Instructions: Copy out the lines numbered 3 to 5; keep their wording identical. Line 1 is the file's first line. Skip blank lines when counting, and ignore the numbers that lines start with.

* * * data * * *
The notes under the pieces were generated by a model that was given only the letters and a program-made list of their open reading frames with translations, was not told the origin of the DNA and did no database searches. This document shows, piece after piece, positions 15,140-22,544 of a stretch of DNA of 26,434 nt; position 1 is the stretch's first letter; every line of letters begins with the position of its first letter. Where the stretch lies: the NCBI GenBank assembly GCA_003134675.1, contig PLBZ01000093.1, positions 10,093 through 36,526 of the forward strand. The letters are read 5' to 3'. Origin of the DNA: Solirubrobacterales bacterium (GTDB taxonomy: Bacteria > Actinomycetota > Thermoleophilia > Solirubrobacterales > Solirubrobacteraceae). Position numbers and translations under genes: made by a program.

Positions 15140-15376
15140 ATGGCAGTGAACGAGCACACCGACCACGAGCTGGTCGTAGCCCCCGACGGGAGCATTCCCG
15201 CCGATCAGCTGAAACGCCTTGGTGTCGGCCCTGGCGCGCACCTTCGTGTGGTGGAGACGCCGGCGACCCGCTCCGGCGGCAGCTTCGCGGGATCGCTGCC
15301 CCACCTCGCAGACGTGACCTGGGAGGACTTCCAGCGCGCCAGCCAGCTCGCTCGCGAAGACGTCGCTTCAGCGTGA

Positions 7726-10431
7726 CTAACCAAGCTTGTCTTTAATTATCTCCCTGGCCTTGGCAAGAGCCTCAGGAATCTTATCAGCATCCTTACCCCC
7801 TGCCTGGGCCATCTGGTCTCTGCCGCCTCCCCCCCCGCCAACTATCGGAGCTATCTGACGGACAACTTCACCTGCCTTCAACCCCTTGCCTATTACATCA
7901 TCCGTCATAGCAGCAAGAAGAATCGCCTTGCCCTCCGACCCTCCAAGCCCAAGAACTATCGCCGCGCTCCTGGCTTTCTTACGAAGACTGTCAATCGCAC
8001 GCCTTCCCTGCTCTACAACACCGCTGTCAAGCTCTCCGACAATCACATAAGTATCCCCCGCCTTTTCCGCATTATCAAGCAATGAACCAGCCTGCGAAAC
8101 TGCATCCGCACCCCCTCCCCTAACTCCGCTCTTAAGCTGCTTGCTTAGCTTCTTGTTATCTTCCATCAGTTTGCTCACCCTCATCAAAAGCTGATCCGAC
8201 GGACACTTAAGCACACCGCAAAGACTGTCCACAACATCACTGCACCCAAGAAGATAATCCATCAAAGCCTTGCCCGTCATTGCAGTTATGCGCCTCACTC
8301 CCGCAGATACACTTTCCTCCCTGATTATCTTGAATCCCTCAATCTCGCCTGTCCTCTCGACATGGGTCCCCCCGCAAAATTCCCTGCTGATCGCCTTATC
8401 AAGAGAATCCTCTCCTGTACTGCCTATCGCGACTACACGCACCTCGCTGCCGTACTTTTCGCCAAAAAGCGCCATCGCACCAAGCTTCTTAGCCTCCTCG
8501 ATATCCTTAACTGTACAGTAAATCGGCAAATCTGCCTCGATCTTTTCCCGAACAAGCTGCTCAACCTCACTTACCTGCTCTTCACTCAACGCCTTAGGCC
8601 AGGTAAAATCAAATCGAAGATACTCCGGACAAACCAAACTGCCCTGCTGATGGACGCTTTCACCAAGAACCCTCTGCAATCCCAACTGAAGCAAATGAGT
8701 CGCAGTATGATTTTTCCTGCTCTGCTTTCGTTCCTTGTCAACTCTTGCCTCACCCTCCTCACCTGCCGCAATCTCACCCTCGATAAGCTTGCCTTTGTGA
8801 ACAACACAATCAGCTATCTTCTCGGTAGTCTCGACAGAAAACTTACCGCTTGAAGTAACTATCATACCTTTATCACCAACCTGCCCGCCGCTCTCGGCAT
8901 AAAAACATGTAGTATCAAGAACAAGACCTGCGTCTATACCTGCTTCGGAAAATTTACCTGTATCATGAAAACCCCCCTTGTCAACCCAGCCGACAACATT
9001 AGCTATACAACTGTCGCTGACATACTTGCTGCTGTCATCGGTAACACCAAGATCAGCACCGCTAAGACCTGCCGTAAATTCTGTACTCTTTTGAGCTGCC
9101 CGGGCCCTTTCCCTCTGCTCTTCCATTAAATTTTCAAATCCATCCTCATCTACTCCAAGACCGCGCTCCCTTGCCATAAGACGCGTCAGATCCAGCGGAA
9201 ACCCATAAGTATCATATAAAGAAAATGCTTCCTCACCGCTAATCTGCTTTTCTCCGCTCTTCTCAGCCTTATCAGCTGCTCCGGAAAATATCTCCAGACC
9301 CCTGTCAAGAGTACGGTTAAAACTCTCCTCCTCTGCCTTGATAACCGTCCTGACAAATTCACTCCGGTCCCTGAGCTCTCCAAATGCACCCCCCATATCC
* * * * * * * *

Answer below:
15140 ATGGCAGTGAACGAGCACACCGACCACGAGCTGGTCGTAGCCCCCGACGGGAGCATTCCCG
15201 CCGATCAGCTGAAACGCCTTGGTGTCGGCCCTGGCGCGCACCTTCGTGTGGTGGAGACGCCGGCGACCCGCTCCGGCGGCAGCTTCGCGGGATCGCTGCC
15301 CCACCTCGCAGACGTGACCTGGGAGGACTTCCAGCGCGCCAGCCAGCTCGCTCGCGAAGACGTCGCTTCAGCGTGA